For my second meal challenge, I decided to try something quick but delicious with my chicken pieces that my kids would also enjoy. Apricot and chicken is a match made in heaven and I remember eating loads of different combinations of the two as a child. Apricot casseroled in apricot juice, or with whole apricots was pretty typical. The glaze for this chicken includes mayonnaise, and usually onion soup mix, which I opted to forgo as it tends to be laden with salt. The sugar in the jam will cause the skin to blacken, just keep an eye on things to ensure it doesn’t actually burn, particularly if your oven runs quite hot, like mine.

The spouse demolished his, and had seconds. The toddler demolished his and had seconds too! The baby spent ages sucking away on her big strip of chicken and cried when it was finished! I didn’t have seconds, but would have if I’d had the space. That’s what you get for sneaking in a pre dinner cookie!


Chicken pieces with skin on (I used drumsticks and thighs, but any will do. You could also do this with skinless chicken pieces)

Smooth apricot jam


To coat 6 drumsticks and 4 thighs I used 3 large tablespoons each of the jam and mayonnaise


Preheat your oven to 200 degrees C

Mix your mayonnaise and jam together

Place your chicken pieces into an oven proof dish. I like to get them slightly spaced apart rather than tightly packed to ensure they get nice and sticky all the way around. Make sure they are placed yucky side up, then smear half the jam mix onto your chicken. Cover with foil and bake for roughly 30 minutes. Turn the pieces over so they’re nice (skin) side up and coat with the remaining jam mix before baking for a further 20 minutes uncovered.

I also removed the chicken from the roasting pan and deglazed it with some boiling water and reduced it for a sauce.

We served ours with brown rice, peas and steamed green beans. Not particularly exciting, but child friendly. They would also be lovely served with a warm lentil salad. Nom nom nom,



Fortnightly meal challenge #1: Sage and Clementine Roast Chicken

So my first new meal challenge is done and dusted, hooray! Judging by the scraping of plates towards the end of the meal, it was a success. Baby K was so excited by her first taste of roast chicken that she nearly bounced out of her chair. And our toddler has morphed into Oliver, with not one, not two, but THREE requests for, “More please!” It was really tasty. The flavours weren’t phenomenally strong, but subtly different from an ordinary roast chicken. The sage and clementine work really well together. I would definitely make this again.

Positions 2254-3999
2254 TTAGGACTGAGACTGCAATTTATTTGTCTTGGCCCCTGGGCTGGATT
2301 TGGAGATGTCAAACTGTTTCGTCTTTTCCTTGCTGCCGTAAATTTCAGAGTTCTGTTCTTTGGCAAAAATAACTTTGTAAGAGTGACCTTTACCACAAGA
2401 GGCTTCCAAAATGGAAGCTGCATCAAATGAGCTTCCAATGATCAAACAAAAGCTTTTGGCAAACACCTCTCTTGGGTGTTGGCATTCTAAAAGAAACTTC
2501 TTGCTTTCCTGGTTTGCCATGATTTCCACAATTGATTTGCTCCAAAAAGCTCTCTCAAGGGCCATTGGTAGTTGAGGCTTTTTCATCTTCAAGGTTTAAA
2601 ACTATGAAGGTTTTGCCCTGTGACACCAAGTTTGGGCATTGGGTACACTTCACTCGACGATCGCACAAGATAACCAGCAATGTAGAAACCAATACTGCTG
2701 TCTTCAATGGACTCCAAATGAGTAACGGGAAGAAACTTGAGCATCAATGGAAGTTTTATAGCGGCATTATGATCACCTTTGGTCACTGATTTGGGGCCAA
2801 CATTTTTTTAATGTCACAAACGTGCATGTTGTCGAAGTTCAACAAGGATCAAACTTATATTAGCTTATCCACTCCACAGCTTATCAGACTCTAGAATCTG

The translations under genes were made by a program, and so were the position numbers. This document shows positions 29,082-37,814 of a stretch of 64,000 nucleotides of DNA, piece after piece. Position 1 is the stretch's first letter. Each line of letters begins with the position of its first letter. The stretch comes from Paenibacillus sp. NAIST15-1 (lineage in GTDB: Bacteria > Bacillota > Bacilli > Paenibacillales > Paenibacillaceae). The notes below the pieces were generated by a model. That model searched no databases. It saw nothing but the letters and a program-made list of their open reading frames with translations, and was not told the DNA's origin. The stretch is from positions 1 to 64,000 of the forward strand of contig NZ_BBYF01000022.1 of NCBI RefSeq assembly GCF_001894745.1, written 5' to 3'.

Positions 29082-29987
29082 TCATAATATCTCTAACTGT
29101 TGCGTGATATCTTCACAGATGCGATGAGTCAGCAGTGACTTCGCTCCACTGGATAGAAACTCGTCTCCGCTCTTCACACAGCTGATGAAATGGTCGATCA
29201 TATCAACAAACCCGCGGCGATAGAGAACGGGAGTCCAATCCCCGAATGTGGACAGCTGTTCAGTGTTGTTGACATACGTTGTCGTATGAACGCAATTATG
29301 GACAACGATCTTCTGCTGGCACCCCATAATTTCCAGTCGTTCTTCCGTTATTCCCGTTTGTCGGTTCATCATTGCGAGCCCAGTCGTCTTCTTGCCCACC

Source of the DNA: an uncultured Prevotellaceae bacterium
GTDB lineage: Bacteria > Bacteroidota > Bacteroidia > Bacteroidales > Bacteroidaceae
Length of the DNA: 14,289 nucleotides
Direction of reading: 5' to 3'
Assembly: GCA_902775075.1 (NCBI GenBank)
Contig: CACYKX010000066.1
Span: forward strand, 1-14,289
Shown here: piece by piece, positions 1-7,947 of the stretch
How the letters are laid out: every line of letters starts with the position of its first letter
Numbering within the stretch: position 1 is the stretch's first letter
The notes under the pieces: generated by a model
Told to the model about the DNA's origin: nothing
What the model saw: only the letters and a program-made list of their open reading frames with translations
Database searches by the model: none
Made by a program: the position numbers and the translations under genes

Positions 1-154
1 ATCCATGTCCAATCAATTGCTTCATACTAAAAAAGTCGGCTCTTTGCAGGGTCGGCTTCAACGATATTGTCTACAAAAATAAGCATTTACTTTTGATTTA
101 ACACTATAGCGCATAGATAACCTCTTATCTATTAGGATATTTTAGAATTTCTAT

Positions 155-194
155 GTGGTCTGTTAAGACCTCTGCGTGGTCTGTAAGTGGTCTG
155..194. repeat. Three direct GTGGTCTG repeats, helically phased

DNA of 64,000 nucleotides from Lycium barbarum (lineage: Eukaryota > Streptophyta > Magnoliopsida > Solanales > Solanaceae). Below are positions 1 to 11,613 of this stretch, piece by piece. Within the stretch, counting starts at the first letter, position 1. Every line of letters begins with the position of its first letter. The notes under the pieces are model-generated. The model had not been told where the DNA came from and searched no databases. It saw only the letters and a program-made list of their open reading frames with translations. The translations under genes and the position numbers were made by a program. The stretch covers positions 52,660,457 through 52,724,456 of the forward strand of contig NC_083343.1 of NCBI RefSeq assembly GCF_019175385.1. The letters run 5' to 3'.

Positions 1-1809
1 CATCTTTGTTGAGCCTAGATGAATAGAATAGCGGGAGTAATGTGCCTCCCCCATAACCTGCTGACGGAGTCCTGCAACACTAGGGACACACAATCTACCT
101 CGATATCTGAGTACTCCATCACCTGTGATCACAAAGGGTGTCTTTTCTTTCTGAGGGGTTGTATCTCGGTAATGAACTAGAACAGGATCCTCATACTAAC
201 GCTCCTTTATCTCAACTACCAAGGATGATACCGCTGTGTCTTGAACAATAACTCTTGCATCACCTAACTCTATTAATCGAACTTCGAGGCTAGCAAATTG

As with most roast chicken dishes, this one was fairly easy, going straight into the oven once prepared with no maintenance necessary allowing me to get on with other things.

Inspired by the original recipe made with chicken pieces here, this version, using a whole chicken was pretty easy.

You will need:

1 chicken. I can really recommend getting a good organic, corn fed, free range chook. Cheap chooks aren’t great except maybe as stock.

A couple of clementines

A bunch of fresh sage leaves

olive oil (or butter if you prefer), salt and pepper.

Gently pull the breast skin away from the meat. You should be able to form a pocket between the skin and the breast meat on either side by pushing a finger under the skin and gently breaking the connective tissue. Shove a sage leaf and a clementine slice into each pocket you’ve made. If you’re using butter you can wedge a good knob of it under the skin too.

Put some more sage leaves and a few clementine halves inside the chicken.

I made a dressing of around 6 tablespoons of olive oil, the juice of one clementine, a tablespoon of chopped sage and salt and pepper to taste which I used to coat the chicken before it went into the oven.

Roast at 220 degrees Celsius (430F for the western hemisphere readers) for roughly an hour until the thigh juices run clear. The timing will vary wildly depending on the size of your bird.

Once done, cover will foil and leave to rest for 10 minutes while you plate up your veg.

We had this with roasted peppers, courgettes, onions and cherry tomatoes with a mash made from parsnip, sweet potato and swede. My favourite autumnal mash.

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Fortnightly meal challenge

So this weekend I’ll be trying out Sage and Clementine Roast Chicken, from the Appoggiatura blog. Roast chicken is dead easy but a definite favourite in this house. This is a bit of a cheat for my first challenge dinner, but I’ve had a bit of a rough week. Little K has a bad cold, The Terrible Two’s (phase2) have struck J again, I’ve had 2 fillings done (blush) and my entire head is aching. I can’t even take decent pain meds because I’m still feeding little K. Yes I know, excuses excuses. But at least I’m not procrastinating.

New flavours for roast chicken are always good to try. I suspect the sage and clementine combination will be out of this world, as well as being very seasonal now that we are starting to experience a definite nip in the air. And how yummy does this look?

I’ll be trying this with a lovely whole organic free range happy chicken (currently all plucked and ready to cook in my fridge) and be sliding Clementine slices, garlic slices and sage leaves under the skin as suggested in the original post. I’ll also be squeezing the juice from halved clementines inside and leaving the whole thing to brew in my fridge for a few hours before popping it into the oven. Can’t wait!